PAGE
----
Is sustainability still relevant in 2024?

Sustainability investing has undergone a mini identity crisis in the past few years. While sentiment towards this megatrend may appear low, the majority of investors recognise its importance


Sustainability investing faced considerable headwinds during the last two years, but public perception and actual lived reality diverge wildly when it comes to the subject of ESG. In the wake of having gone through an arguably much-needed identity crisis, the sustainability megatrend remains just as intact as ever today. The importance of sustainability to investors and business leaders is edging further upward in 2024. All that is needed is to search for a replacement for the three letters E, S and G.

Sustainability sentiment in the cellar
The sustainability finance industry was exposed to a harsh climate over the last two years. In 2022, we even found ourselves having to diagnose an identity crisis. The echoes of that identity crisis haven’t faded away yet, particularly in the US, where green financial assets are politically under fire – a situation that will tend to intensify further in 2024 due to the stark polarisation in the US and in the midst of the US election campaign that is heating up.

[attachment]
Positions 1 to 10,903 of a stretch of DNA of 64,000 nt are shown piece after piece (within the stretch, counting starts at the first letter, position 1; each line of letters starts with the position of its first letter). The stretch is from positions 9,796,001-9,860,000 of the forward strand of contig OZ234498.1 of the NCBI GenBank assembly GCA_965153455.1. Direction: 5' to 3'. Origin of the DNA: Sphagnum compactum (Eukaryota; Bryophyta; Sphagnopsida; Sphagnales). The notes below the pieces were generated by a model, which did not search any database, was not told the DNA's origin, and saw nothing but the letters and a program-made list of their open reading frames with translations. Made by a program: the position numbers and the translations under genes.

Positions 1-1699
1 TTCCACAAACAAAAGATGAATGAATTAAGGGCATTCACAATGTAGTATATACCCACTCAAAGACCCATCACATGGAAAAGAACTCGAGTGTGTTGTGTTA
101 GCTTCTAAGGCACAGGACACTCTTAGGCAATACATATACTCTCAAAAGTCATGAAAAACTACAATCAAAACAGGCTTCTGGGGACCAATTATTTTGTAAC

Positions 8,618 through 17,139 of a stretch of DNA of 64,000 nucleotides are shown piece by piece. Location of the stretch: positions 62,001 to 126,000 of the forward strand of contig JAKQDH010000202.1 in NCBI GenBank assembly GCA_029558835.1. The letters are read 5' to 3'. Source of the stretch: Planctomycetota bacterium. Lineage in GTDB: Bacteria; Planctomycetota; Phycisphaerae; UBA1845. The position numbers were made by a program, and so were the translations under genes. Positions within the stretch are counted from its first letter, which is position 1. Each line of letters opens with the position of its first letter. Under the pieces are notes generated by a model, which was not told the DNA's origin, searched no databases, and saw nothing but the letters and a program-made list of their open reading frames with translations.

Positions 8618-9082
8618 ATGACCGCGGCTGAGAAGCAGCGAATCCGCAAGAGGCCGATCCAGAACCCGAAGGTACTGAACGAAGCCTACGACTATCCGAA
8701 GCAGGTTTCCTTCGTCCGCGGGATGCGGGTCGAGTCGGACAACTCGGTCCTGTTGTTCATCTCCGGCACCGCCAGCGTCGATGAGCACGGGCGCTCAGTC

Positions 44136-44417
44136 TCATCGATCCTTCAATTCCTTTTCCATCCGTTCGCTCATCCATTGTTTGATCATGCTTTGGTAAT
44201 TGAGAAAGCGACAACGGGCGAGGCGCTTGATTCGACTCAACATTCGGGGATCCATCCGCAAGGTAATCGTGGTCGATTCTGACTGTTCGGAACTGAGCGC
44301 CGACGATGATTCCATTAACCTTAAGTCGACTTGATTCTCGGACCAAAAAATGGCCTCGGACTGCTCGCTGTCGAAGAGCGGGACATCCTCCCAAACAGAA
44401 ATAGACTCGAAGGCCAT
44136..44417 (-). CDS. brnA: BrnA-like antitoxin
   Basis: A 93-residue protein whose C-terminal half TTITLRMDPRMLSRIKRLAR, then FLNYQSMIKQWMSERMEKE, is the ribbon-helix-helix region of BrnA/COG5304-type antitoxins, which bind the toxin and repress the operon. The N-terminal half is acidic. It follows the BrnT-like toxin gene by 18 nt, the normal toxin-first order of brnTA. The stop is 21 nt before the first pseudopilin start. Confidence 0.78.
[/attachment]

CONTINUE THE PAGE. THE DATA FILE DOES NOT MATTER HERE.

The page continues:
Although the anti-ESG media drumfire has probably already diminished lately, sustainability sentiment is still in the cellar. But there are actually no grounds for this, at least not with regard to the return performance of sustainable investment strategies. Thanks to their disproportionately high weighting of technology stocks, they outperformed in 2023, making up for their relative weakness in 2022. Strict sustainability investors, however, will view that at most as a nice side effect because in their eyes, the primary objective of sustainability strategies is not necessarily to outperform the broad market, but to earn more or less the same return as before but with less risk.